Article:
These are Alex's words. This is Alex's view of his war with Hayashi: A test, contrived by the cosmos, of Alex's character and will. What are you going to do? Here's what:
Wake up most days in darkness, on four to six hours' sleep, lift weights, do aerobics, shower, recite his 12 affirmations and report for duty on the 25th floor of the Shell Building early enough to greet his attorneys and their office assistants by first name as they file in. Plug in his laptop in the office assigned to him for the year, sip from a deep cup of green tea, slip on his headphones and cue up one of the 96 Kruder & Dorfmeister tunes he's downloaded—why not Deep S—-, Parts 1 & 2? Dig into one of the 300 computer files he's compiled on the case or the 250 hard-copy files he's jammed into four cardboard boxes.
Speed-dial the fast-food health-food restaurant he opened in Berkeley six years ago after quitting his job as a marketing engineer. Make sure the veggie burgers and air-baked fries are still sizzling across the counter and that his girlfriend, Stephanie Dodson, is still vertical after months of managing the operation so he can keep chasing that baseball and keep paying the $120,000 in lawyers' fees, phone bills, airfare and miscellaneous costs-likely to reach nearly a quarter-million dollars by the end of the trial—of preparing for his cosmic exam.
Risk. Big. Bet that he'll win, retaining his attorneys' services at $200 per hour rather than the contingency fee of less than 33% that Hayashi will likely pay his.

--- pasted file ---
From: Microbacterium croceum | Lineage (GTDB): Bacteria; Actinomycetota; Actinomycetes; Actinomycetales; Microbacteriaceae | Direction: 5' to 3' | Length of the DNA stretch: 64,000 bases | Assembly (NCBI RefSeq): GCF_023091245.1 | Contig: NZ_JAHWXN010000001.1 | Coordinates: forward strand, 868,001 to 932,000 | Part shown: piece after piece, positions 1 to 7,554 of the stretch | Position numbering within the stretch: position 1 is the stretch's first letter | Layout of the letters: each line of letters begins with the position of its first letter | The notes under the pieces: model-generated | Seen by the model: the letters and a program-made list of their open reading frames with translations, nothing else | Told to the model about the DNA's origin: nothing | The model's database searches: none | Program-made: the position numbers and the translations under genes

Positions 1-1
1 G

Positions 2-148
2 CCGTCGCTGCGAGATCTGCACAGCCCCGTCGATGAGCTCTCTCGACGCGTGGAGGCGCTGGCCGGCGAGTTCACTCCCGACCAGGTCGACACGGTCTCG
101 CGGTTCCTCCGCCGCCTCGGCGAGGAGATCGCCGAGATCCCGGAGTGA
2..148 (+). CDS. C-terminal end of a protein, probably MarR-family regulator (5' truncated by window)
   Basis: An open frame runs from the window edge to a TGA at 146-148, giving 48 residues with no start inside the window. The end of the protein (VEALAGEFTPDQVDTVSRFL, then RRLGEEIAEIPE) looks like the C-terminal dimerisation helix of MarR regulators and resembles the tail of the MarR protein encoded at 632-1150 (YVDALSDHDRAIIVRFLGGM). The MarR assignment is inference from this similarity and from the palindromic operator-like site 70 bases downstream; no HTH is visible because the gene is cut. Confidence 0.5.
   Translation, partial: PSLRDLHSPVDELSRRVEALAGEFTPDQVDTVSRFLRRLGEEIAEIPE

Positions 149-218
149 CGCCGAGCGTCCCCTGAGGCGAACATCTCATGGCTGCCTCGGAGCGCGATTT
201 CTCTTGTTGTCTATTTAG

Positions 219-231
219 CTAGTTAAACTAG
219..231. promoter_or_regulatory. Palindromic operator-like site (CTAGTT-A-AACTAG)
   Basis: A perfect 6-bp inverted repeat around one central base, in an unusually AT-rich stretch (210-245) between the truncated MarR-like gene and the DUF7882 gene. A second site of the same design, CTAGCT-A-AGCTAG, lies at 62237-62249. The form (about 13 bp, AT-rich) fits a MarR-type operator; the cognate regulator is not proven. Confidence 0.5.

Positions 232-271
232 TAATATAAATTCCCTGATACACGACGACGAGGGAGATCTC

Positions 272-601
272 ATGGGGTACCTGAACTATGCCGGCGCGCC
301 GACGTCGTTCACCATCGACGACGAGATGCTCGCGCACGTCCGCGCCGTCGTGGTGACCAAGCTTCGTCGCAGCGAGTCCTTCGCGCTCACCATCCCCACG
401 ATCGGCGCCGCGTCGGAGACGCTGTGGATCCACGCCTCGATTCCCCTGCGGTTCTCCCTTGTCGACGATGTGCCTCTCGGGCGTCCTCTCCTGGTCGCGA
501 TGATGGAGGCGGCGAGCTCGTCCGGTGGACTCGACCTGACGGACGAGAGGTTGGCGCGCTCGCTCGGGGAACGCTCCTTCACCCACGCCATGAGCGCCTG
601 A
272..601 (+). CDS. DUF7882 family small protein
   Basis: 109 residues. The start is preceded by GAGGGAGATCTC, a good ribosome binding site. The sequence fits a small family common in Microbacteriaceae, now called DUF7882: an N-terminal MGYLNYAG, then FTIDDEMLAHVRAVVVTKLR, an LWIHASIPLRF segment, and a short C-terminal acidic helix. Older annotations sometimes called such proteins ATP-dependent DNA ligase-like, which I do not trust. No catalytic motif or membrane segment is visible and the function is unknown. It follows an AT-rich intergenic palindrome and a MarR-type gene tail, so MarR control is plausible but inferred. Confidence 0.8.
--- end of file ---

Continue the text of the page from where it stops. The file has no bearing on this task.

It feels sometimes like my head is about to explode. The ball has become my life.
Cram for the eight-hour deposition that his opponent's lawyers would put him through—a duel of words in which one misspoken phrase could impeach him and cost him the million-dollar ball—and walk away deciding that he could play this game. That he would compose the line of questioning for every witness his lawyers would depose: 40 pages' worth of queries, 40 hours of work, for Hayashi's deposition alone. How else could he afford his gamble, keep the $200-an-hour meter from running wild?
I'm not afraid to want something. Show me your fear, and I'll show you who you are.
Learn a whole new language and spend hours on the Internet studying case law so he can fling ex partes and pursuants and motions to compel right back in his foes' faces. Analyze each word of each deposition for new leads, discrepancies, impeachable testimony, cross-referencing it with dozens of other witnesses' statements, with law journal notes and with media interviews he records and transcribes and can flash on his laptop screen with a blur of his fingers. Work all day at the law offices, then go home and work some more.
Don't be afraid that you don't know. Just learn as you go and trust that you'll overcome the problems as they come up. You don't know where you're going to go and what obstacles you'll face—but that's the excitement of it!
Pay a videographer $1,500 to enlarge and enhance critical images during the 4½-minute Keppel tape. Break the video down into individual images, each lasting one 30th of a second, then burn those images onto a CD and into his brain. Watch it in slow motion so many hundreds of times—with sound run through his stereo system and headphones so he can hear every utterance, or with no sound so he can focus on the most minute movements, with an erasable marker poised to scrawl lines and circles on the screen and compose a color-coded aerial map of witnesses—that he can tell you the names of a couple dozen people in the tangled heap and exactly what each will do next: Watch! My brother's about to get his hair pulled! Listen! Did you hear that? That was me calling for help. That sliver of black jacket you see here? That's Paul Castro. There's Russ Reynolds, see the back of his hair? There's the Asian girl. Look at her face—it's like the fall of Saigon!